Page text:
It also helps with regulators, as they hear the same rationale from multiple companies instead of each one advocating for its own walled garden. Technology moves much faster than society’s ability to regulate it. One of the reasons that is so is because regulators have to first understand the industry and then grasp the inner workings of the technology behind it. The same message will sink in much faster and shorten the growth curve by years.
“Everyone wants compliance,” Mr. Pulver said. “Over time, as people support the framework there will be an understanding of what that means.
“We’re also there to help organizations have an open dialogue and channel to connect. In order for this industry to take off we need seamless integration.”
As companies take their products to market, the goal is to make sure they have interoperable components which the BTA can test and validate to ensure they are compliant with the VTF. That code will be reinforced through regular meetups for programmers.
It’s a proven recipe, Mr. Pulver said.
“In the Voice over Internet Protocol era, we invited industry leaders to bring their production-ready code to quarterly bake-offs, where developers sought to make their code interoperable. The result was a free and open source set of standards, which ultimately led to interoperability of services. We believe a similar collaborative approach to technological advancement will assist in the acceleration of blockchain adoption and the maturation of the global security tokens ecosystem.
“Blockchain is here and we are helping to accelerate growth by bringing people together and under a common framework. It makes a lot of sense.”
While these industry visionaries are plotting an exciting course, we’re not getting to an STO utopia tomorrow for purely practical reasons, Mr. Stranjar cautioned. There are roughly 20,000 Ethereum developers overall and maybe 8,000 good ones. Of those, maybe 200 have access to a good securities lawyer.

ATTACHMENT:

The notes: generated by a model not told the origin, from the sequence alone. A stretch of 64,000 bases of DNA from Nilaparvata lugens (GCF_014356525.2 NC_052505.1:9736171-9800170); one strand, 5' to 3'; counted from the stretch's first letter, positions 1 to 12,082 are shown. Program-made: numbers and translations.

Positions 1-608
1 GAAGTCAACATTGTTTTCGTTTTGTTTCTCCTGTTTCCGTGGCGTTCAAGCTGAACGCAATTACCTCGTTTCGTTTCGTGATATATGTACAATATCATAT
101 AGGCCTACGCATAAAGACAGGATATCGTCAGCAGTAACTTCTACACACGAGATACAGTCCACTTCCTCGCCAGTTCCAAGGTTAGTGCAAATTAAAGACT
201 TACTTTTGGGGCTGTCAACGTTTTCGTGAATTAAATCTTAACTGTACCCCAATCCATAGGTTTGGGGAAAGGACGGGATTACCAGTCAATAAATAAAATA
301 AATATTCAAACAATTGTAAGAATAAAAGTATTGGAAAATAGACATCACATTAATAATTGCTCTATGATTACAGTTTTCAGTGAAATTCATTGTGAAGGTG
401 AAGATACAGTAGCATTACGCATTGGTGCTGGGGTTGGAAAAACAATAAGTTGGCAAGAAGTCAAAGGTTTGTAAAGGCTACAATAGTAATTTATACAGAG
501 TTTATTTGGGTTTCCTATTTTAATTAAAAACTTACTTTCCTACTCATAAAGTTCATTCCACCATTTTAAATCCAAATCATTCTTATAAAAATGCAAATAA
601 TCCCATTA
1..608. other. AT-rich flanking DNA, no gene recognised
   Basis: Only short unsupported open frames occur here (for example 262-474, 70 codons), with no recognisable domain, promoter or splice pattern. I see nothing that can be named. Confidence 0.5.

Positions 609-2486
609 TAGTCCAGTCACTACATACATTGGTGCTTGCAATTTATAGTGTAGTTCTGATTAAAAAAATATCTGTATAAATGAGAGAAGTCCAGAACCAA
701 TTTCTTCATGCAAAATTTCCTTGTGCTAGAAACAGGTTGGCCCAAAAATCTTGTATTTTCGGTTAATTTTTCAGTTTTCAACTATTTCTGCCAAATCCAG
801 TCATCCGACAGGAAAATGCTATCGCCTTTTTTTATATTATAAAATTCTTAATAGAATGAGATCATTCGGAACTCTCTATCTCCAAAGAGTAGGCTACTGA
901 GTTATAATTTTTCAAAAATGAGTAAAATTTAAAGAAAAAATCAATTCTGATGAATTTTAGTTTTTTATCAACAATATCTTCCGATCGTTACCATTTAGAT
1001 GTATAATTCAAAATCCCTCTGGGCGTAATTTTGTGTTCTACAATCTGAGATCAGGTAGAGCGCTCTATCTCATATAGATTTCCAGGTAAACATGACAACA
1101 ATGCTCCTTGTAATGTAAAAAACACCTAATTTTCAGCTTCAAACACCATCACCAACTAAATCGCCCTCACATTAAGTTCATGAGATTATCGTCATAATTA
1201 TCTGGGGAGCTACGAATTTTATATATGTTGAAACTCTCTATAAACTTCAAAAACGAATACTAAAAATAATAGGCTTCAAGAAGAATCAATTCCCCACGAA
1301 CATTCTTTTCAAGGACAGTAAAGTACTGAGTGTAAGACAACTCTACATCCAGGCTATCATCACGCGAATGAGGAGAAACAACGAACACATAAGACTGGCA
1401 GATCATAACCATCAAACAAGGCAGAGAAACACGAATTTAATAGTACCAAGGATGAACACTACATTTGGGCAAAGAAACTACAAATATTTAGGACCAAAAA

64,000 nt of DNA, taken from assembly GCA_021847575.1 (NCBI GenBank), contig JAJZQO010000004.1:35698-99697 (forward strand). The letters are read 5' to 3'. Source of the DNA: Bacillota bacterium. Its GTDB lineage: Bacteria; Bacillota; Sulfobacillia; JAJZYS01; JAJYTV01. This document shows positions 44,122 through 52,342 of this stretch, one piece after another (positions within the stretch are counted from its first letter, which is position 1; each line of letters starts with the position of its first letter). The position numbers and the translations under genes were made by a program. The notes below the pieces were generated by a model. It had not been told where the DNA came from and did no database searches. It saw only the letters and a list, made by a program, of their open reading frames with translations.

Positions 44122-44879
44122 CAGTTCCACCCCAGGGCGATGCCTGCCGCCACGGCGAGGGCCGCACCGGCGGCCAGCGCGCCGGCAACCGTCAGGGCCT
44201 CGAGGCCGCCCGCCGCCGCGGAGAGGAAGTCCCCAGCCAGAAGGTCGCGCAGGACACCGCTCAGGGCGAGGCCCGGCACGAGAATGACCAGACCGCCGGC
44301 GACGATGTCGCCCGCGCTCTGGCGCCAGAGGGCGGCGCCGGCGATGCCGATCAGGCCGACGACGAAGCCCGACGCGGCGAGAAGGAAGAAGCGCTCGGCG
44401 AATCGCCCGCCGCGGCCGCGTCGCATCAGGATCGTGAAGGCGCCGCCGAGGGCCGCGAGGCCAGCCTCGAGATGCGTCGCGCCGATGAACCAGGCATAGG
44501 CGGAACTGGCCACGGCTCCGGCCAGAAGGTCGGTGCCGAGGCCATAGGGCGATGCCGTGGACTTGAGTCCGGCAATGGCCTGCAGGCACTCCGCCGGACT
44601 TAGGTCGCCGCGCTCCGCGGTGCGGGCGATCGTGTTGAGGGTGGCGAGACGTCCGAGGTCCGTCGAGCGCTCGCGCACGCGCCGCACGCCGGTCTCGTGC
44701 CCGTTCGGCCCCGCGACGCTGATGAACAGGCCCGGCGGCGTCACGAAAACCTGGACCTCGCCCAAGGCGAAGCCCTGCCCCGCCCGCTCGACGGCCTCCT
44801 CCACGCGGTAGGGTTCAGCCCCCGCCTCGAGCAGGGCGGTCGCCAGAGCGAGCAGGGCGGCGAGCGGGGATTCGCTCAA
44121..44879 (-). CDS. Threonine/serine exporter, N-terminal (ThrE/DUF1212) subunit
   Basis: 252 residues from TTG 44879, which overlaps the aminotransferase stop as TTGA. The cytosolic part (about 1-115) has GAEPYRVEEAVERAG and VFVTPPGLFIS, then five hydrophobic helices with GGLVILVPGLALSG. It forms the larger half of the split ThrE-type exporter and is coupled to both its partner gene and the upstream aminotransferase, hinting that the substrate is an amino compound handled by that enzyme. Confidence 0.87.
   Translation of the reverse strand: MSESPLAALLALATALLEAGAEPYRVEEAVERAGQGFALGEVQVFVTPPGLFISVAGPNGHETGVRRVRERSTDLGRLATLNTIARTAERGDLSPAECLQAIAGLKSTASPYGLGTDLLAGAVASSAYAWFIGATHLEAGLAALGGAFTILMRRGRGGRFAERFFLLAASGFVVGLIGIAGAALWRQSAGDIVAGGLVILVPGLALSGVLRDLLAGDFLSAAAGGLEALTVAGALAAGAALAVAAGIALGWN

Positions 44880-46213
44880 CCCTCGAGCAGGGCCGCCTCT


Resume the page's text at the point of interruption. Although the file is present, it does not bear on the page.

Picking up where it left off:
“If you keep drilling down, you have to ask the practical question of how many shops can deal with structured capital markets and securities laws,” Mr. Stranjar said. “There’s maybe six or seven companies that have the capacity to create compliant security tokens.”
So that flood of compliant security tokens you were hoping for next year? A very rosy prediction caps it at 150. Look to 2021-2022 before it hits full speed.
What are the biggest threats facing that timeline? Ignorance and lack of cooperation between the main players, Mr. Pulver said.
“The classic mistake is the lone wolf…No one’s big enough to have the end-to-end infrastructure on their own that is compliant across different regimes.
“In 1966 Wall Street street bicycle messengers cleared trades. In 2019-2020 it feels like 1966 all over again.”
In this new environment the consumer will have to be prudent as they vet the platforms for functionality and leadership that needs to have experience not only with technology but also with capital markets. All the more reason to join an organization where the industry’s brightest minds work together to learn what they do not know.
While the BTA is playing the long game as an industry body in seeing the future and preparing people for it, some countries and regions share that vision and are actively preparing for it. Singapore, Barbados, Bermuda, Gibraltar and New Zealand are some of the most progressive actors, Mr. Stranjar said.
It’s time to revisit securities laws which were developed in the 1930s and 1940s, Mr. Pulver said.
“We’re living in 2019 and I hope we’re proactive and not reactive. If one (region) doesn’t get it right, we’ll shift to another.
“The money centers won’t be New York, London and Tokyo, they’ll be where regulators are working with us.”